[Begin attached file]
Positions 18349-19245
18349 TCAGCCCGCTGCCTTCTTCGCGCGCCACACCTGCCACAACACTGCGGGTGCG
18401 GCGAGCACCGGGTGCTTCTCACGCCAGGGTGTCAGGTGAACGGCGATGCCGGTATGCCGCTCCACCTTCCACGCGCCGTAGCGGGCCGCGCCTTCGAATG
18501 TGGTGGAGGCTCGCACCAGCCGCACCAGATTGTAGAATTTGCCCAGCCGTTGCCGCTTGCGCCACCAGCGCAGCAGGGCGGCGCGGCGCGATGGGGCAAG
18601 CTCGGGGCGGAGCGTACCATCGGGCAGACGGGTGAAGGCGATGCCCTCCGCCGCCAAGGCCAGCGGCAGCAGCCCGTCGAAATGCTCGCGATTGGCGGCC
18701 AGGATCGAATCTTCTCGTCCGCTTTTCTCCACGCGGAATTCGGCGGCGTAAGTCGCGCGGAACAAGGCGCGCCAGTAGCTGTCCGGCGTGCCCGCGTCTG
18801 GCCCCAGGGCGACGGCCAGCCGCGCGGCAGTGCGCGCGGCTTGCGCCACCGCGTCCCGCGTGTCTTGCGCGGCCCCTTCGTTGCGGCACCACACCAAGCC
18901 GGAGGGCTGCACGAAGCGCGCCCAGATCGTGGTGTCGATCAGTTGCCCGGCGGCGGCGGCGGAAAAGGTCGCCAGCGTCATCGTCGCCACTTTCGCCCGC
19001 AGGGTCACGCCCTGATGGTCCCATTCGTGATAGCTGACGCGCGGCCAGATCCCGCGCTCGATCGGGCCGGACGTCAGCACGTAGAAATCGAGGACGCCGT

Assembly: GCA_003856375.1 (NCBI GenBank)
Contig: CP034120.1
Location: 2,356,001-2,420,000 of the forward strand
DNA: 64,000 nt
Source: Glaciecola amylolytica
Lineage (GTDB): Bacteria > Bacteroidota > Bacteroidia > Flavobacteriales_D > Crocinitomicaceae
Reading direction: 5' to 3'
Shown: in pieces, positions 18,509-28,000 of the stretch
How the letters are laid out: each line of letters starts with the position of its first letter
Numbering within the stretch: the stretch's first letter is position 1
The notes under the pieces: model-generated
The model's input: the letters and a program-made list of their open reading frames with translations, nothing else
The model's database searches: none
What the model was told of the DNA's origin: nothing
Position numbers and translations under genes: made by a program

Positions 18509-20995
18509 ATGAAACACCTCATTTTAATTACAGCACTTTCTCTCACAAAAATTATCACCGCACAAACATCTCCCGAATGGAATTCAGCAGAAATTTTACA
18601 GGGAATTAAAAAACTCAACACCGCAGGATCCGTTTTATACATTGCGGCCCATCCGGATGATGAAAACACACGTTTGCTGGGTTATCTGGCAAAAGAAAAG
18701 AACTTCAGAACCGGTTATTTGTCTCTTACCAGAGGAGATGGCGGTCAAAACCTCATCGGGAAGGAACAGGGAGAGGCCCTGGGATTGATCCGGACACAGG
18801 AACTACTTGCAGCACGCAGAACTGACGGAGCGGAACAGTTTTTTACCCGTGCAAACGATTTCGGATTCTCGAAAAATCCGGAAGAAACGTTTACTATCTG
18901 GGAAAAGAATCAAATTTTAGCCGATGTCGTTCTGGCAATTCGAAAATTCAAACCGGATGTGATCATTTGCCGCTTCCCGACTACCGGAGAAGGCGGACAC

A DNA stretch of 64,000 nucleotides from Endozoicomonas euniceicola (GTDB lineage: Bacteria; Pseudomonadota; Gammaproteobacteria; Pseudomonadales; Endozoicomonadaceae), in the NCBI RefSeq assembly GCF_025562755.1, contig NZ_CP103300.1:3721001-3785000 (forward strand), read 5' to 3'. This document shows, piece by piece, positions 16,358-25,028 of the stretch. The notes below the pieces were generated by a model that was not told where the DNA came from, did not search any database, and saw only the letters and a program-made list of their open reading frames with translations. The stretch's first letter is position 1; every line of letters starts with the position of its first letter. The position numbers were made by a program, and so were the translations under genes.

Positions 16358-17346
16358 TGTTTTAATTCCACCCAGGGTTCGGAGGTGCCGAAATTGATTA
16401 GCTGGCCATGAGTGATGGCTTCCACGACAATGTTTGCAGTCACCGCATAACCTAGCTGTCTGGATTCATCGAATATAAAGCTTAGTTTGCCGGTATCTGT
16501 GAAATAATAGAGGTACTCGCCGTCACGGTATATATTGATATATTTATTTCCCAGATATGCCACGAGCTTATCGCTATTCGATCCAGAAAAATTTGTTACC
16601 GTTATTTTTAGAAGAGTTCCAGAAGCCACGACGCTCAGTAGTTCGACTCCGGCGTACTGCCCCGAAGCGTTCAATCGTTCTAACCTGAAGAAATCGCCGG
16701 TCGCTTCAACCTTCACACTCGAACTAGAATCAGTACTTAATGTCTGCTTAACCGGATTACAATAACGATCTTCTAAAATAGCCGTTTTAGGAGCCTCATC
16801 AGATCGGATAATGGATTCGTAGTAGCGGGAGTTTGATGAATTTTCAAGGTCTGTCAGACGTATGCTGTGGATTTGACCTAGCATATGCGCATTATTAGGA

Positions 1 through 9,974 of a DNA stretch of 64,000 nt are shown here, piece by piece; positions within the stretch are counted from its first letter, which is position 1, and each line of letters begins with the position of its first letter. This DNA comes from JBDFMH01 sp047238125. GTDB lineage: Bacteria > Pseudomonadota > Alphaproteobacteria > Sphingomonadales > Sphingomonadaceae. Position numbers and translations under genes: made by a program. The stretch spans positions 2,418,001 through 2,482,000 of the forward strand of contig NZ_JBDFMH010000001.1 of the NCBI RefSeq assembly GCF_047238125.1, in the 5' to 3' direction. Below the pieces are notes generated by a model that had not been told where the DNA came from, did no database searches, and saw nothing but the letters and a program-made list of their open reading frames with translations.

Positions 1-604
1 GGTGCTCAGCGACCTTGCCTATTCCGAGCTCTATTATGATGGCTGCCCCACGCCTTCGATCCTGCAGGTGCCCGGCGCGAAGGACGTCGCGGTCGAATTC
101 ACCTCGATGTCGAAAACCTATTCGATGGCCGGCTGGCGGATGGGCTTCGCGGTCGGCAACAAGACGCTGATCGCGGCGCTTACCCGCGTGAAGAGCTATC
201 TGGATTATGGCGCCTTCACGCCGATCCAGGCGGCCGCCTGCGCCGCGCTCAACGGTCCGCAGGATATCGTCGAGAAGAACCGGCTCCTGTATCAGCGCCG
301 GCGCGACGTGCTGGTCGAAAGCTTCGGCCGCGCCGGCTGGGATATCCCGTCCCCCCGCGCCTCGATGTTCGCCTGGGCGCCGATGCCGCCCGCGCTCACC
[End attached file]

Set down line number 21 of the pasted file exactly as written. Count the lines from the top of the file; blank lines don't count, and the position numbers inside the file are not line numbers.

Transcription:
The model's input: the letters and a program-made list of their open reading frames with translations, nothing else